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Announcement: High Dynamic Range Television: An advance in TV viewing experience
Monday 5th of September 2011
Researchers at the University of Warwick, together with partners: goHDR Ltd. and Altera® Toronto Technology Center have developed an embedded system that can be connected to existing televisions, allowing them to display High Dynamic Range (HDR) content.
HDR video captures a wider range of light intensity levels found in real scenes ranging from direct sunlight to lowlight images. HDR imagery offers a significantly enhanced viewing experience even when the higher contrasts are reduced (through appropriate luminance compression algorithms, known as tone mapping) for display on Low Dynamic Range (LDR) devices, such as in computer monitors or televisions. This enhanced experience allows the viewer, for example, to clearly see the details of a racing car when it enters or leaves the tunnel. Furthermore, the increased lighting of HDR content provides better depth perception, allowing a 3D viewing experience without the need to wear special glasses.
The partners will be showcasing the HDR-enabled TV at the IBC 2011 event in Amsterdam (hall 8, stand 8.G41) from 9-13 September. Started in 1967, IBC is now one of the premier annual events for broadcast professionals. Last year it attracted over 48,000 people from 140 countries.
Professor Alan Chalmers said:
“This project has brought together worldwide expertise in HDR imaging from the University of Warwick with the innovation and in-depth market knowledge of goHDR and Altera. Together the partners have demonstrated the technical and commercial viability of HDR enabled television.”
“HDR video has very large data and computational requirements. This creates significant challenges for video processing on a low power embedded platform such as a television or set-top box. Our project comprises highly novel system in which compressed HDR video content is carefully streamed from goHDR’s compression algorithm to an Altera Field Programmable Gate Array (FPGA) which exploits massive amounts of parallelism to achieve high processing rates at a fraction of the power required by other solutions. The goHDR’s compression is specifically designed for HDR video and is able to achieve at least 100:1 compression with minimal perceptual loss.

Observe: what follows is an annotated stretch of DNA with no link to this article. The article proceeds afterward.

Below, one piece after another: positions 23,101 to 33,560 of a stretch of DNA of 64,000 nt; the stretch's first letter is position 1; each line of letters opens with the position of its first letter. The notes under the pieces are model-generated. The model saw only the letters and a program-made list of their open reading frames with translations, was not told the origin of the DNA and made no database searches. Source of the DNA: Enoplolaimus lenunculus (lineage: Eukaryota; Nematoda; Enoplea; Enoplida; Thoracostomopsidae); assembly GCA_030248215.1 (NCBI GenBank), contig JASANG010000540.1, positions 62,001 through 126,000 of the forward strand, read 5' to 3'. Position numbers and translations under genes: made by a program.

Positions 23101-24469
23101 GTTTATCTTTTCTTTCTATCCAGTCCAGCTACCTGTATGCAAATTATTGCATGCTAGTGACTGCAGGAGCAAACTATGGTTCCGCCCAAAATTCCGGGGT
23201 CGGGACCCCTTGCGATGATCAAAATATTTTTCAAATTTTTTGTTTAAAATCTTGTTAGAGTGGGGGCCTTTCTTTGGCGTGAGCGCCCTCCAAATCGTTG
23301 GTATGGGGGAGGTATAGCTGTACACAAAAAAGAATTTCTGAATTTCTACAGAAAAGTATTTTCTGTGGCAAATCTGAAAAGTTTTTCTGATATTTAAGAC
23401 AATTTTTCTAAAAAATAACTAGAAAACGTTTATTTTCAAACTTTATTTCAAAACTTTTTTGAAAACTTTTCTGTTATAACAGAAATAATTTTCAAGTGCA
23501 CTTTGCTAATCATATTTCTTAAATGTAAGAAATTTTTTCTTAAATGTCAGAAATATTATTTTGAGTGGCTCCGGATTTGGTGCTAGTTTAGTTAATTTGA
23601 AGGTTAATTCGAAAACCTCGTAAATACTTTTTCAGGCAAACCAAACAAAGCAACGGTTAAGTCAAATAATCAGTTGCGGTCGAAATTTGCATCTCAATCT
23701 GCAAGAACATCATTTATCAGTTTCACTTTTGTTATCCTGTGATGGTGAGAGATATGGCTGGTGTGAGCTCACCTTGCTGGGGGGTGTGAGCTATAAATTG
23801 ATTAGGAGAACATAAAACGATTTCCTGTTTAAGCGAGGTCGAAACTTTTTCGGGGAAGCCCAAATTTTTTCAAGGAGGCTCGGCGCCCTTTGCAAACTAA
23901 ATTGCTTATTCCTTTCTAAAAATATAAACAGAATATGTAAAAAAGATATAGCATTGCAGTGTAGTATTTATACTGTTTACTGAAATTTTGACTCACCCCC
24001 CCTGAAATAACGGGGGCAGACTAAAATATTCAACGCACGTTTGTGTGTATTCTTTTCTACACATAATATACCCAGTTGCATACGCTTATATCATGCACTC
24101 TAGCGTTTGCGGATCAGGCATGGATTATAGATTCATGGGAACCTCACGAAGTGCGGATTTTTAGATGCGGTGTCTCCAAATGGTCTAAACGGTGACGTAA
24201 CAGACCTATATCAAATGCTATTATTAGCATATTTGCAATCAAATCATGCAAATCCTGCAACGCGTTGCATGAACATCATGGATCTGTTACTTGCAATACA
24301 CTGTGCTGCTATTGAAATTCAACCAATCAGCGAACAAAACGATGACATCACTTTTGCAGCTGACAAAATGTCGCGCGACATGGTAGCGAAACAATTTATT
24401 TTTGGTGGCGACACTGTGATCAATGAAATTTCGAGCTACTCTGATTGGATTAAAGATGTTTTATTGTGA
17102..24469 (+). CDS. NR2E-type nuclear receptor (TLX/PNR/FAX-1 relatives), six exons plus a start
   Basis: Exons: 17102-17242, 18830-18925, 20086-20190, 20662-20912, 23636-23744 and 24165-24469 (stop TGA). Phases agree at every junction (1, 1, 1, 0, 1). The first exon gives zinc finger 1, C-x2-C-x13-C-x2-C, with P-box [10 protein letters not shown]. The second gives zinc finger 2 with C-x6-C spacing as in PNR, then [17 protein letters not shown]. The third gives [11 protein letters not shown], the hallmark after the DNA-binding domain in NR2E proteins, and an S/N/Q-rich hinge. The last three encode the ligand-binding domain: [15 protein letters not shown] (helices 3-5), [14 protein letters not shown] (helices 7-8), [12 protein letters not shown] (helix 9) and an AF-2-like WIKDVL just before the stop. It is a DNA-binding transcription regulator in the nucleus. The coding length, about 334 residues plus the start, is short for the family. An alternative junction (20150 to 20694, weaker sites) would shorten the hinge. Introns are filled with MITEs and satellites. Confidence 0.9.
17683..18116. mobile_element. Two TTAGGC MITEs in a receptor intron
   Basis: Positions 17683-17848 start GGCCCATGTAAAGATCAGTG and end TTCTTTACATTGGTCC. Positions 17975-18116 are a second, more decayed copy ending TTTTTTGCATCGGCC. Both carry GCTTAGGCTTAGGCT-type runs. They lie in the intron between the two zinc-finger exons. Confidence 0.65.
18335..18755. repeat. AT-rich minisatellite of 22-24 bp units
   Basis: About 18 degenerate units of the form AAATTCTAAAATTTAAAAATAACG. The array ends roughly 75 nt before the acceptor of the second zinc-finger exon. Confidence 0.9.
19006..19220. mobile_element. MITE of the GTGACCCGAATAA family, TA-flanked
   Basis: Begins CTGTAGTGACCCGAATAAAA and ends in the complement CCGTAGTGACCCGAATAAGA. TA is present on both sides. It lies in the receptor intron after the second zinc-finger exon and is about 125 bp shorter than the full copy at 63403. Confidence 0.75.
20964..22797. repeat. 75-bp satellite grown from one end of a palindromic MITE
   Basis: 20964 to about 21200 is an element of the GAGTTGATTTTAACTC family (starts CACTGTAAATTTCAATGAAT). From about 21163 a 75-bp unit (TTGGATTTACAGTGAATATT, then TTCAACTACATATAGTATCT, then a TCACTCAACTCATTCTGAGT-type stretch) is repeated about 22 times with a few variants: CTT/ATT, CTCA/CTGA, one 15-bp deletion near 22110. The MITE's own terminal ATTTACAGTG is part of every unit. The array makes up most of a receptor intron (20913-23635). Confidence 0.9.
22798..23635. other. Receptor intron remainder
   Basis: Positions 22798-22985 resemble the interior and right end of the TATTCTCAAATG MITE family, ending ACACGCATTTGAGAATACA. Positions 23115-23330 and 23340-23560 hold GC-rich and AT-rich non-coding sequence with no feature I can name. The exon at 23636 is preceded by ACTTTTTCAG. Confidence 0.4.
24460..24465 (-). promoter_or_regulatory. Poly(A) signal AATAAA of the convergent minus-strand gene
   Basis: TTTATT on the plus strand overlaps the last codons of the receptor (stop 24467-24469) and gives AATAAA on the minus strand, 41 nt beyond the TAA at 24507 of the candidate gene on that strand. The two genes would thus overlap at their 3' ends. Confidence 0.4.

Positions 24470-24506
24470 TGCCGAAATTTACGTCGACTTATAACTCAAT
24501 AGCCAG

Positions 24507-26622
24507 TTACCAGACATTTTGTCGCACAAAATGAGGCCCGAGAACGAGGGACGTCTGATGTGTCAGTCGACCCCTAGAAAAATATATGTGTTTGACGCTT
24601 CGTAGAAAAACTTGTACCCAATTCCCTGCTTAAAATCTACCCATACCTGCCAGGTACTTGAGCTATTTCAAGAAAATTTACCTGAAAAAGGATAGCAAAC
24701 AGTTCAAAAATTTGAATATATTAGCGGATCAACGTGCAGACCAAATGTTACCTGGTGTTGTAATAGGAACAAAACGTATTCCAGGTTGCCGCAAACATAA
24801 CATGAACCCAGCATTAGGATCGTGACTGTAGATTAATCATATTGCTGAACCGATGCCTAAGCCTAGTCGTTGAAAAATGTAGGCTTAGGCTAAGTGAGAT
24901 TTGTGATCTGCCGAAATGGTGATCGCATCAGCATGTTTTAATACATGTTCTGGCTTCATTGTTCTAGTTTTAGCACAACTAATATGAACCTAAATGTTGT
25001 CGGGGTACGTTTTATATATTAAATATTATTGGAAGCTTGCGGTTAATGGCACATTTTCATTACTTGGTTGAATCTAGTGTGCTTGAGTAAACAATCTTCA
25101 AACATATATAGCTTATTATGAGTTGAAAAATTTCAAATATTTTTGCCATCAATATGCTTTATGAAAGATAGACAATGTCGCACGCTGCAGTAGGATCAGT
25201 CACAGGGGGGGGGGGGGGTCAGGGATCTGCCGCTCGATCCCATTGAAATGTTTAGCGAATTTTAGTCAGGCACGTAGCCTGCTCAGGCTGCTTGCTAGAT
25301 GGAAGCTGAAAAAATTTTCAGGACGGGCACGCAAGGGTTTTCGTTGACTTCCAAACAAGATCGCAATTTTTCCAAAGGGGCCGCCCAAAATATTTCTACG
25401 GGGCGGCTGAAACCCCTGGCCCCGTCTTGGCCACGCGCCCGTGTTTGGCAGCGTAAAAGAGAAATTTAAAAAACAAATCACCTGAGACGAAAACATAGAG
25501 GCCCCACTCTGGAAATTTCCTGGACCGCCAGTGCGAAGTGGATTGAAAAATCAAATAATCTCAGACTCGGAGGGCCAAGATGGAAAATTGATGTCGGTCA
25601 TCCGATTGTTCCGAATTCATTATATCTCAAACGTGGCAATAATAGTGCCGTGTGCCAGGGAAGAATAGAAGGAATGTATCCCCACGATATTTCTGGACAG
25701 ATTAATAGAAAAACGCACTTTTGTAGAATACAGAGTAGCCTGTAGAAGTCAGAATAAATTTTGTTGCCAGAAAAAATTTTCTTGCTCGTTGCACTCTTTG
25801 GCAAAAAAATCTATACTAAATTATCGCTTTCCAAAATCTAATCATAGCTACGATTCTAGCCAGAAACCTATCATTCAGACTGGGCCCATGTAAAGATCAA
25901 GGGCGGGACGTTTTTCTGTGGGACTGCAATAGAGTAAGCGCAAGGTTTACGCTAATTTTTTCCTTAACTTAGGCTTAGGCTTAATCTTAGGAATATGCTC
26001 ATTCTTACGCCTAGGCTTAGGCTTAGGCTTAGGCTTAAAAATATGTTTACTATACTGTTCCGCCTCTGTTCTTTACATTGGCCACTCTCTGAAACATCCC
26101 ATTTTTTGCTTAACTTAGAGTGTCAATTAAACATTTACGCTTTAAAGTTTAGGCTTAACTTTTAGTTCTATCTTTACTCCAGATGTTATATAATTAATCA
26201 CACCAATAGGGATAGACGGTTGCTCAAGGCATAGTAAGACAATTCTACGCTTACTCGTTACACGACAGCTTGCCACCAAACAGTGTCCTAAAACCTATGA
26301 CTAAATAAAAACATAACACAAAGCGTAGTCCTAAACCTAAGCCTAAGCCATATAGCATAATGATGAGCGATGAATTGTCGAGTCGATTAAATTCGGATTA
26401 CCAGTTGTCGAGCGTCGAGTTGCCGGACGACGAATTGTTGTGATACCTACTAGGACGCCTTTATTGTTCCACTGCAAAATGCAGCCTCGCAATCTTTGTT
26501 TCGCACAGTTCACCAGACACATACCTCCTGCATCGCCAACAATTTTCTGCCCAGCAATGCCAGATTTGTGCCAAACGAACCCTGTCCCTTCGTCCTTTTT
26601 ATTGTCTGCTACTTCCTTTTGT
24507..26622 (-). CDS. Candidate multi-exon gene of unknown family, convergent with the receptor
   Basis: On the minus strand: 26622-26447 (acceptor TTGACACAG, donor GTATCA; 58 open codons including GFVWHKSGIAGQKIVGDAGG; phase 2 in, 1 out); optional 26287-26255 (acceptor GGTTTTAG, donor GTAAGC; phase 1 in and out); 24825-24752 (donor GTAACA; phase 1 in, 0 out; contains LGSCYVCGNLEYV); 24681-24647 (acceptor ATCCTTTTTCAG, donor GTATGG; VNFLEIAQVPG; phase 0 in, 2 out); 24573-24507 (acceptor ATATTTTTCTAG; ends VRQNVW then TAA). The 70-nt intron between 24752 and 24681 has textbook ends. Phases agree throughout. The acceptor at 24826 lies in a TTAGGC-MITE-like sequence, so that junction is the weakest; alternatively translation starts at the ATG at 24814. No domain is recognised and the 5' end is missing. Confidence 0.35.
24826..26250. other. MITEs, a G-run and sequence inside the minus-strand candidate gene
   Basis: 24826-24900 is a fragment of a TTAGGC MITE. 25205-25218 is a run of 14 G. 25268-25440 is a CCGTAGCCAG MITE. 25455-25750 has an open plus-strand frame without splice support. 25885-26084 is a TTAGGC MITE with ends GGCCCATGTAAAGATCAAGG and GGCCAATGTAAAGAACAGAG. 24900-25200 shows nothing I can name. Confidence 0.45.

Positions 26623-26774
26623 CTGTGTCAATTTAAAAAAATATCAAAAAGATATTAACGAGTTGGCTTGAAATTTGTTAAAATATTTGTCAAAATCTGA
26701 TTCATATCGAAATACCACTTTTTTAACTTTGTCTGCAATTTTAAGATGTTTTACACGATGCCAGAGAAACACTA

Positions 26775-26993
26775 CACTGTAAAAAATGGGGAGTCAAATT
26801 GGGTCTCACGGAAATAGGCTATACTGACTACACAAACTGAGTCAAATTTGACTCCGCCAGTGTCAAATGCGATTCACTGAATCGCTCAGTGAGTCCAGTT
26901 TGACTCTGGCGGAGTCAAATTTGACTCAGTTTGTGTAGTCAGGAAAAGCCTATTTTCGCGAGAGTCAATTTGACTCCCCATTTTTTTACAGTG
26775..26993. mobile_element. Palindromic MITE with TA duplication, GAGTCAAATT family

At IBC Professor Chalmers and partners will demonstrate the HDR-enabled system working with a standard LED TV. In addition to a demonstration of a variety of HDR footage, the short film, “Morgan Lovers” will be presented. This film was shot, manipulated, and can be displayed entirely in HDR. It was a collaborative venture with local film maker, Vermillion Films, and Morgan Cars.
Notes for Editors:
This project brings together worldwide expertise in HDR imaging and a unique HDR video technology from:
- the University of Warwick
- with a new high-tech company specialising in HDR technology, goHDR: www.gohdr.com
- and highly innovative research at Altera which is targeting software developers who wish to execute their applications on FPGAs: www.altera.com
The short film, “Morgan Lovers”, shot and delivered entirely in HDR was a collaboration between:
- University of Warwick
- goHDR Ltd
- Vermillion Films: www.vermillionfilms.com
-Morgan Cars: www.morgan-motor.co.uk
- Vintage Flyers, Cotswold Airport: www.vintage-flyers.com
- The Boultbee Flight Academy:www.boultbeeflightacadamy.co.uk
Further information contact:
Professor Alan Chalmers,
Tel: +44 (0)782 454 0960
Email: Alan.Chalmers at gohdr.com